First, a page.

So Bryan came home and he said, okay, pitch me The Usual Suspects, and I said “I have no idea what happens in the movie, but this is the end of the movie.” And I pitched the end of the movie including the description of the office. I said that it’s very important that the office be very cluttered and messy with a lot of crap everywhere. The one difference from the pitch and the finished movie was that in the pitch Kunyon was looking for Keyser Soze in the beginning of the movie. And Bryan said, “That’s great, I want a draft in two weeks.” So I sat down to write The Usual Suspects in two weeks. And in those days I tried to write ten pages a day, but nowadays I literally try to move the cursor to the right of the page.
So I was staring at the screen and I knew how the movie ended, but I didn’t know how it started. I didn’t know where all this crap began. So I started looking in my computer, and back in those days I’d get an idea and I’d actually write it down. And I had written a scene that became the opening scene of The Usual Suspects. Two guys on a boat, one guy’s laying there dying, the other guy asks, “Are you ready?” and I thought, I know what time I was born, I wonder what time I’m going to die, so the guy asks, “What time is it?” And the scene was five pages long and I thought, well, that’s a half days work. And that was the beginning of The Usual Suspects and I was too lazy to change it. So now I had the beginning and I had the end, but I didn’t know what happened in between these two points on the circuit. So I just started writing to get from point A to point B and I knew instinctively, not from any sort of book I had read, I just knew that I should probably have three action scenes. One at the end and two to sort of break up what I learned later were act breaks. So I figured out what these action scenes were and I wrote to those action scenes, I wrote to get to the next waypoint. I had worked in my time at a detective agency as a bodyguard for jewelers who would travel all around the country and go to hotels and make appraisals and buy shit and carried a lot of cash and I thought, I know how to rob these guys. So I wrote the scene where I kill the guys I used to work for. And the one thing I didn’t know was what happened on the boat. I had no idea where the movie was going, the 27 dead guys, the $91 million, I don’t even know how I came to $91 million dollars, I think it was some amount of money that someone won in a divorce settlement. And I didn’t know what the MacGuffin of the movie was, I just knew that, it was 1994 and it couldn’t be cocaine. If it was cocaine then you had to have Mel Gibson or Schwarzenegger to justify all of those kilos of cocaine. It was so tired and used up, I just didn’t want to do it.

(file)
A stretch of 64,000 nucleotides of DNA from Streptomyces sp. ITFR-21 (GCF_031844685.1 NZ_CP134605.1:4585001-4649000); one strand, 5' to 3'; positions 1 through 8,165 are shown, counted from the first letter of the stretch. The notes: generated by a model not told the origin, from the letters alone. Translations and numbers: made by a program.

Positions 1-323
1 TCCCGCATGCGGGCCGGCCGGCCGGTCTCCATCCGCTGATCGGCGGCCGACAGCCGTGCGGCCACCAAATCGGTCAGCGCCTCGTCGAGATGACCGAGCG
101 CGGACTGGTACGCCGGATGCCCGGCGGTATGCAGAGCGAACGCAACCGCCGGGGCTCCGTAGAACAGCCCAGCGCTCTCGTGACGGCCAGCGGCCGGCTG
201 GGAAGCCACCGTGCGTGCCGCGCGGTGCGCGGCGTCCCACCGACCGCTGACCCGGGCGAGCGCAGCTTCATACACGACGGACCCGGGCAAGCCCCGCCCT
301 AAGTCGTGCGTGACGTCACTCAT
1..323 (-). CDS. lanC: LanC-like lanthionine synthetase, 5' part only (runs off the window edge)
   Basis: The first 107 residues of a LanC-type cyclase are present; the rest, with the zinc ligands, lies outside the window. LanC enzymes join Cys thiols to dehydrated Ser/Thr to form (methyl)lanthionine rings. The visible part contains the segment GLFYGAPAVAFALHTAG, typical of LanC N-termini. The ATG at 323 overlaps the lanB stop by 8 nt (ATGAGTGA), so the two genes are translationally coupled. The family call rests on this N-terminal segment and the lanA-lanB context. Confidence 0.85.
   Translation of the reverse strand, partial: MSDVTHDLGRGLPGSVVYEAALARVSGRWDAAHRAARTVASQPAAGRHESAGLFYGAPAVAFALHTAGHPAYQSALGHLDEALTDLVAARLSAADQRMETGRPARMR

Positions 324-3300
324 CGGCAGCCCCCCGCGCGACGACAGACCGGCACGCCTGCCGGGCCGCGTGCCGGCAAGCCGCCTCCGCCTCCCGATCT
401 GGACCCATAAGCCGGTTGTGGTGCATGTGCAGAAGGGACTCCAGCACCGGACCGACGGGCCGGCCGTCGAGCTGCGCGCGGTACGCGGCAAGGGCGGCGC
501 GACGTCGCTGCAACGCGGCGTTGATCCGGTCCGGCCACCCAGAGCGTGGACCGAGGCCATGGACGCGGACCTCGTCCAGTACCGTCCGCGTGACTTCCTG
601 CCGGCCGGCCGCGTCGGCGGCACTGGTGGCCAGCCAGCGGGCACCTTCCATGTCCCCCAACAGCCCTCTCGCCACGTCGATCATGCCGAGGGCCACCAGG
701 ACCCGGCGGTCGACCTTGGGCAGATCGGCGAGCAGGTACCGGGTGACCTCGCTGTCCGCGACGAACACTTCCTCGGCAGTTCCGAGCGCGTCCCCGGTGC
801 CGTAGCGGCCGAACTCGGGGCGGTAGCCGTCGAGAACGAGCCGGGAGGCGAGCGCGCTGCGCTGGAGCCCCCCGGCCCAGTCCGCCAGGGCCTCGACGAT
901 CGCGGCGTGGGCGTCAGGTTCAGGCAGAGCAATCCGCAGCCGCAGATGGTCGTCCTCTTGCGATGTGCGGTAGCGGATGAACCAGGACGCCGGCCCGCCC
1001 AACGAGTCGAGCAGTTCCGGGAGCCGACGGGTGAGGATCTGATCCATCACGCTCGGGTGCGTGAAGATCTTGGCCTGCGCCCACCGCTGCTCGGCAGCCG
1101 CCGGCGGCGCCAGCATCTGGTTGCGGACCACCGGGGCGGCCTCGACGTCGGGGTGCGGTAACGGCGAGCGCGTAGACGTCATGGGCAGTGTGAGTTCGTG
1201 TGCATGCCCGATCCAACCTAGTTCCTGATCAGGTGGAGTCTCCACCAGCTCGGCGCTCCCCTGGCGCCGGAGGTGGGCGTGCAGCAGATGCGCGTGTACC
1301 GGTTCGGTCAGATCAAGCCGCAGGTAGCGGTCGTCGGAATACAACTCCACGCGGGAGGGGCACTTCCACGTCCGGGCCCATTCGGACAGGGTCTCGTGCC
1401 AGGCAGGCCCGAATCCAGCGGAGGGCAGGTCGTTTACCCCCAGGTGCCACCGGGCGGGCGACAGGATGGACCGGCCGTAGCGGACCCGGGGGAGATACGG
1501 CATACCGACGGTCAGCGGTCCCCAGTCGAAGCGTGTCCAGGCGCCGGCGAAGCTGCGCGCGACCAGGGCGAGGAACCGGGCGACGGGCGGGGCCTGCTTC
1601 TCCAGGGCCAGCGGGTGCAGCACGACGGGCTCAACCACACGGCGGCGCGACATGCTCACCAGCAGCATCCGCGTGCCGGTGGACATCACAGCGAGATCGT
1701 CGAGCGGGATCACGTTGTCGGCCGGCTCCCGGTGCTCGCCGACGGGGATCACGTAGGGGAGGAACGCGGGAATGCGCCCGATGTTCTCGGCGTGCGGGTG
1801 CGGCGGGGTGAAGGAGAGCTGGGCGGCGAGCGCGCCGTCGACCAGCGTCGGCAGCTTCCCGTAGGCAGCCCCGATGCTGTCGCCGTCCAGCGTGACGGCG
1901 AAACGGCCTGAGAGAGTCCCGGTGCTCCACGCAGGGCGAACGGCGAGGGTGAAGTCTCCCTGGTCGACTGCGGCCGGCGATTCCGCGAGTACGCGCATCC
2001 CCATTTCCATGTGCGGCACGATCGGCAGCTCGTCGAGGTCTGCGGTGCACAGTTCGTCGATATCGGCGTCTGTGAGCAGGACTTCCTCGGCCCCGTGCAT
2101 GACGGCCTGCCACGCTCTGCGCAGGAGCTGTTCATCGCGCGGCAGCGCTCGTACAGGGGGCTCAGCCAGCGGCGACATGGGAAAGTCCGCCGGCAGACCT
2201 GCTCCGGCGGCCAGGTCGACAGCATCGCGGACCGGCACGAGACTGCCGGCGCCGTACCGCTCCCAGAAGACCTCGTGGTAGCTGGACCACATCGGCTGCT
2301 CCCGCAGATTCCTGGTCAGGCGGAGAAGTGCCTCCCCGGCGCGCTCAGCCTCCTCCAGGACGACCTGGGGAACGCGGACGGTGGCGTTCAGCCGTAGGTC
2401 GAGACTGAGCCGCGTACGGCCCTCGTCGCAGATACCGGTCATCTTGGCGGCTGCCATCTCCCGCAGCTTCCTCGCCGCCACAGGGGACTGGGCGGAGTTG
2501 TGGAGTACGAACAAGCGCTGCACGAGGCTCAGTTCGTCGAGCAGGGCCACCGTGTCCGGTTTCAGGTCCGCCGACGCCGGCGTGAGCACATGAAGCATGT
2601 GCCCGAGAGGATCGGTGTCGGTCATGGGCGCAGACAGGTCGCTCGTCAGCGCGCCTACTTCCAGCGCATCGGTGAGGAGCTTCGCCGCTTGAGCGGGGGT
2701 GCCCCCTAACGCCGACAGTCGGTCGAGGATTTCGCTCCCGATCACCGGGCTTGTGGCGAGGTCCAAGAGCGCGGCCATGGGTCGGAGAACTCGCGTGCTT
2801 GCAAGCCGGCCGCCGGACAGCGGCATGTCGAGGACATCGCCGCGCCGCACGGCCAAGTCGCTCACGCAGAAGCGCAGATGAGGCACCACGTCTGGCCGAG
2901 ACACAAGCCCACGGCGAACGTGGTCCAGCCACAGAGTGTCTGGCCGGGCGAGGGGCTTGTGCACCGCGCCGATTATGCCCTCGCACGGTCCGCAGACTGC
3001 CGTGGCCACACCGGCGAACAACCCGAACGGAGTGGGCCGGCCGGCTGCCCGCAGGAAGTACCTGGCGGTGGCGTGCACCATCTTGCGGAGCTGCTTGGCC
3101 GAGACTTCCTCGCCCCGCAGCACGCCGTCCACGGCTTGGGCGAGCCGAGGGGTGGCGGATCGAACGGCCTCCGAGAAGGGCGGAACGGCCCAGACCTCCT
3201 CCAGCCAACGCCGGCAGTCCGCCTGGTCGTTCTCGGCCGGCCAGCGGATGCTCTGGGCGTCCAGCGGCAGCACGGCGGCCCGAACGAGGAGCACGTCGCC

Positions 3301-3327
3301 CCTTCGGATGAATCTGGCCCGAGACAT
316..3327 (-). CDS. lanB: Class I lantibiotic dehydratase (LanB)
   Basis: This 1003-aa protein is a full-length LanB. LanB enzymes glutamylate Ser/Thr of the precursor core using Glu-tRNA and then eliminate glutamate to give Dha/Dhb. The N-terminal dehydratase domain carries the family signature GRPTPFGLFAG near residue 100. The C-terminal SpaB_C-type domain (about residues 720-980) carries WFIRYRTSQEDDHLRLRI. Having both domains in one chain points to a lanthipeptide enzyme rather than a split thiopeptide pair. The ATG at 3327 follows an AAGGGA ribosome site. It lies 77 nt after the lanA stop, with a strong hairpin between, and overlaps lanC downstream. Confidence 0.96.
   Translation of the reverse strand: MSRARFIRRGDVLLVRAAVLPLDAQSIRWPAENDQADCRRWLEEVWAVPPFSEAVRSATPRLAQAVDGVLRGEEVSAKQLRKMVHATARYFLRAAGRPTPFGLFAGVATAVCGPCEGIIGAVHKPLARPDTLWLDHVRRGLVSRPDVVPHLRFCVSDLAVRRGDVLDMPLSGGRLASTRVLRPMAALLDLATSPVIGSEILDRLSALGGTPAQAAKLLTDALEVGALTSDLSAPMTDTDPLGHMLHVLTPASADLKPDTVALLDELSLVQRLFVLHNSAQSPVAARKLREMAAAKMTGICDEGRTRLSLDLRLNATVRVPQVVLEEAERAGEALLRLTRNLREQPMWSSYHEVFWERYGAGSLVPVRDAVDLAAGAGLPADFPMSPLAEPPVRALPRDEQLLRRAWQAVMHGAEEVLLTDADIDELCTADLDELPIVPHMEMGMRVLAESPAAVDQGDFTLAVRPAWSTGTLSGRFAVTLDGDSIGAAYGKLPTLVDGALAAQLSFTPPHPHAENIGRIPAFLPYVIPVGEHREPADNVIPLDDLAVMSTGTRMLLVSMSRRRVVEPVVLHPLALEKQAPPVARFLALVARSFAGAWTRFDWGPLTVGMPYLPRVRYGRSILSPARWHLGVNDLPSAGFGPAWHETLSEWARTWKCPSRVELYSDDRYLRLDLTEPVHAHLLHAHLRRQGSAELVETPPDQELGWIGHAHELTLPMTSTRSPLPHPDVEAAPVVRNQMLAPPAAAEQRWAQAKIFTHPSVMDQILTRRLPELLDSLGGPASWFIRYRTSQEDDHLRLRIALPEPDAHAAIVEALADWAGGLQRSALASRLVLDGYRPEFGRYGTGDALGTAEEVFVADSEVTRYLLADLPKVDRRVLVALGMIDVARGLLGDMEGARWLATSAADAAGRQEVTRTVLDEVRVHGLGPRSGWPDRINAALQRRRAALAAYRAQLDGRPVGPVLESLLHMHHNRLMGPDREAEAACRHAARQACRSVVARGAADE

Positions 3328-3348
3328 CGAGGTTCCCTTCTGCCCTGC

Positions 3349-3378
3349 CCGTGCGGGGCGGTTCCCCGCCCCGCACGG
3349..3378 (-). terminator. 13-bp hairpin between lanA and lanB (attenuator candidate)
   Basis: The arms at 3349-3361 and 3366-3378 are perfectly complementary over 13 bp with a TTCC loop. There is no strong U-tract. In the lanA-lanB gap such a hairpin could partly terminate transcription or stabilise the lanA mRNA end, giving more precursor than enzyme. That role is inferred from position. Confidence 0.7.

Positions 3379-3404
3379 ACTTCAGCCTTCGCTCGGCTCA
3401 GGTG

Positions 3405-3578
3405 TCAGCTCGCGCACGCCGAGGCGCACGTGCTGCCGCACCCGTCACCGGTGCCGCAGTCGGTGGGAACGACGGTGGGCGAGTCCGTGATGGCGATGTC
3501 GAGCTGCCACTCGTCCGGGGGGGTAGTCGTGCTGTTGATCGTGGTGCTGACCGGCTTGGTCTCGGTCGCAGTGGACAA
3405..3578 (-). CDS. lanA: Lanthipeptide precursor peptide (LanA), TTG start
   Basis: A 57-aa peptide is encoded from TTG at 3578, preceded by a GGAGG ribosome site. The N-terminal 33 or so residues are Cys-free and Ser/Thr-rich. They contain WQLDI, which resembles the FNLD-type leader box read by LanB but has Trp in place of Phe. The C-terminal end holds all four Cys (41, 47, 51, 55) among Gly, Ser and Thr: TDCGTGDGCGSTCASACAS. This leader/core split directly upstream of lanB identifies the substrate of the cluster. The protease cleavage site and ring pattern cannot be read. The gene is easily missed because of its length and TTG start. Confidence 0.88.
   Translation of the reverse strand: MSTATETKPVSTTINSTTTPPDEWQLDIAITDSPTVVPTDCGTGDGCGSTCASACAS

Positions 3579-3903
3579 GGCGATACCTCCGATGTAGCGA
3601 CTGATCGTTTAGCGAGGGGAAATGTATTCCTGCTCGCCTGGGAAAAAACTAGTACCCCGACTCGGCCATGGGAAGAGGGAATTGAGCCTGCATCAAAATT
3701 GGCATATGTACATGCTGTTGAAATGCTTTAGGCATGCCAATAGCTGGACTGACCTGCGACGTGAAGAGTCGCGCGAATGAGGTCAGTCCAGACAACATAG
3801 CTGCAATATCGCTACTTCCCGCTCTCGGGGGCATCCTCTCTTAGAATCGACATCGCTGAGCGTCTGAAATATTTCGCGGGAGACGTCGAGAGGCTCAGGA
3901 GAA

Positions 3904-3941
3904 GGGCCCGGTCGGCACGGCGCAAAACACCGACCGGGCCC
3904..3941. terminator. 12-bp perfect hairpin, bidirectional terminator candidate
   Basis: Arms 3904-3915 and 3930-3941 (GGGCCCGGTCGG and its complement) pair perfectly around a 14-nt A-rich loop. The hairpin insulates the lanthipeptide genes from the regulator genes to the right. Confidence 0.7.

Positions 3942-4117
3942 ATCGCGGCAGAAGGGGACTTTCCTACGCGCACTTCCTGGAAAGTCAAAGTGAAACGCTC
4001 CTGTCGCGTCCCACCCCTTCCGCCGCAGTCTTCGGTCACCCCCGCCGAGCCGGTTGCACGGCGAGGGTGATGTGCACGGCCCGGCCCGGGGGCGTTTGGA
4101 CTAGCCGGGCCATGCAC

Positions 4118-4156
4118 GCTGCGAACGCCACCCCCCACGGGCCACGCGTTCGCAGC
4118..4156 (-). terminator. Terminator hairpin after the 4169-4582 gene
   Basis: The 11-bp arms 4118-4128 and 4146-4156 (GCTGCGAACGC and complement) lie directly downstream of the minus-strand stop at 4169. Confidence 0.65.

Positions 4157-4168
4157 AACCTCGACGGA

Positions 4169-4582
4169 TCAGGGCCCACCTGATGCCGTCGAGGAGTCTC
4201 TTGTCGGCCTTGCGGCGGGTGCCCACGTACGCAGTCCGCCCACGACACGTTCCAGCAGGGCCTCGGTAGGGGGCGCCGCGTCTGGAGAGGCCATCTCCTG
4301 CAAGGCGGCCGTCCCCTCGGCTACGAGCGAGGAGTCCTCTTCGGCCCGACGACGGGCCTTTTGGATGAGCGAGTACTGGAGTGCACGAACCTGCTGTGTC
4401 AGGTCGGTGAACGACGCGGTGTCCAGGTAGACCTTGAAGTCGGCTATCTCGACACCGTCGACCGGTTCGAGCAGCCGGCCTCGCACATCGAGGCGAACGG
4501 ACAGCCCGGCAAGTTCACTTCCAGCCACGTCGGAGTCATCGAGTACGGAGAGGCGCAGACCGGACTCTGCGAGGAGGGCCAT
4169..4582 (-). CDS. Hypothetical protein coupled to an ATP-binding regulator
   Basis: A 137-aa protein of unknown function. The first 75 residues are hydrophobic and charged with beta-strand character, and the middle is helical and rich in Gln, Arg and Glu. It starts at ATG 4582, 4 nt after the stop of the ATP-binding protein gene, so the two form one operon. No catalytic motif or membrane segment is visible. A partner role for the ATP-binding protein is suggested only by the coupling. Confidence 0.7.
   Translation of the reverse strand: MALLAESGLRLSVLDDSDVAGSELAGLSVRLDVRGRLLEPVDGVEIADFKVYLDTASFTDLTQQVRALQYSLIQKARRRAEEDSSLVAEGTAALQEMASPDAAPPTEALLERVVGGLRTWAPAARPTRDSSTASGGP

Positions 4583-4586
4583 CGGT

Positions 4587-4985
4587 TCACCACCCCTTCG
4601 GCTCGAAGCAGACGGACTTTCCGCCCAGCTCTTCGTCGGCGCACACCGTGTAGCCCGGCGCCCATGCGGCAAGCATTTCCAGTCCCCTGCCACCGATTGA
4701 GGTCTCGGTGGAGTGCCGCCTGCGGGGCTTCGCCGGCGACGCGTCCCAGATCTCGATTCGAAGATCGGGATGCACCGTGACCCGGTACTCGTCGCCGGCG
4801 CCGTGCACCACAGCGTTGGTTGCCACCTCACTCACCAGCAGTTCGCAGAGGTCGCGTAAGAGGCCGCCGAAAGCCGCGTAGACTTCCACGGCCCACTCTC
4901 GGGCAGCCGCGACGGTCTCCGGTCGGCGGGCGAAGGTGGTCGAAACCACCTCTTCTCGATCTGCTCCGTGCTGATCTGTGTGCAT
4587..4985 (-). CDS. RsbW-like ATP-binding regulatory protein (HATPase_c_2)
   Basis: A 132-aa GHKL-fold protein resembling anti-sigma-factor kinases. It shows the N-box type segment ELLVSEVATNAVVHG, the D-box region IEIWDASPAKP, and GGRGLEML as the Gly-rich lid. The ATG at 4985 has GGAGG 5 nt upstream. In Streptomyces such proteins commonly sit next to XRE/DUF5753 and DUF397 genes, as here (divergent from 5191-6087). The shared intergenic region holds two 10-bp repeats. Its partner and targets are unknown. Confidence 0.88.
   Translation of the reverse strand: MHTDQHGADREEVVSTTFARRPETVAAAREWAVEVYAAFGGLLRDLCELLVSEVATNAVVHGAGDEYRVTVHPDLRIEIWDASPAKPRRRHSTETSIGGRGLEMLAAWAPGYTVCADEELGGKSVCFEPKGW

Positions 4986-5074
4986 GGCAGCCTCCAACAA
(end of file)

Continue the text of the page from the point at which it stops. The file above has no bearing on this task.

So I ended up going to San Diego; somebody I worked with needed a ride to San Diego and I offered and he said, “Why?” and I said, “It’ll help me think.” So I drove him to San Diego and I was on my way back and I saw those signs about immigrants crossing the highway and for some reason that triggered the idea of human trafficking and I got this idea; they’re not there to buy drugs, they’re there to buy a person. And that was the first time, as I was thirty pages away from finishing, that the notion of what the whole movie was about occurred to me. And I went home and finished the script that night. And I handed it Bryan and said, “We have a problem. If we ask the question who is Keyser Soze on page one, the audience will figure this movie out by page ten. Kunyon can’t be looking for Keyser Soze, we have to come up with another question.” And Bryan said, “Figure it out.” So I sat and sort of agonized over what the question was and I realized, well in the first scene of the movie we see Keaton get killed. What if I spent the rest of the movie saying that that’s not really what you saw? And that Kunyon is chasing after Keaton thinking that he was still alive, and that’s what you think the movie is going to be about. And Bryan and I engineered everything from that moment on based on the belief that the audience knew everything that we were doing.And the way that I compare The Usual Suspects to most of the movies that you see — The Usual Suspects is presented to you as saying “I hope I can fool you” as opposed to most movies which are presented to you saying “I hope you are a fool.”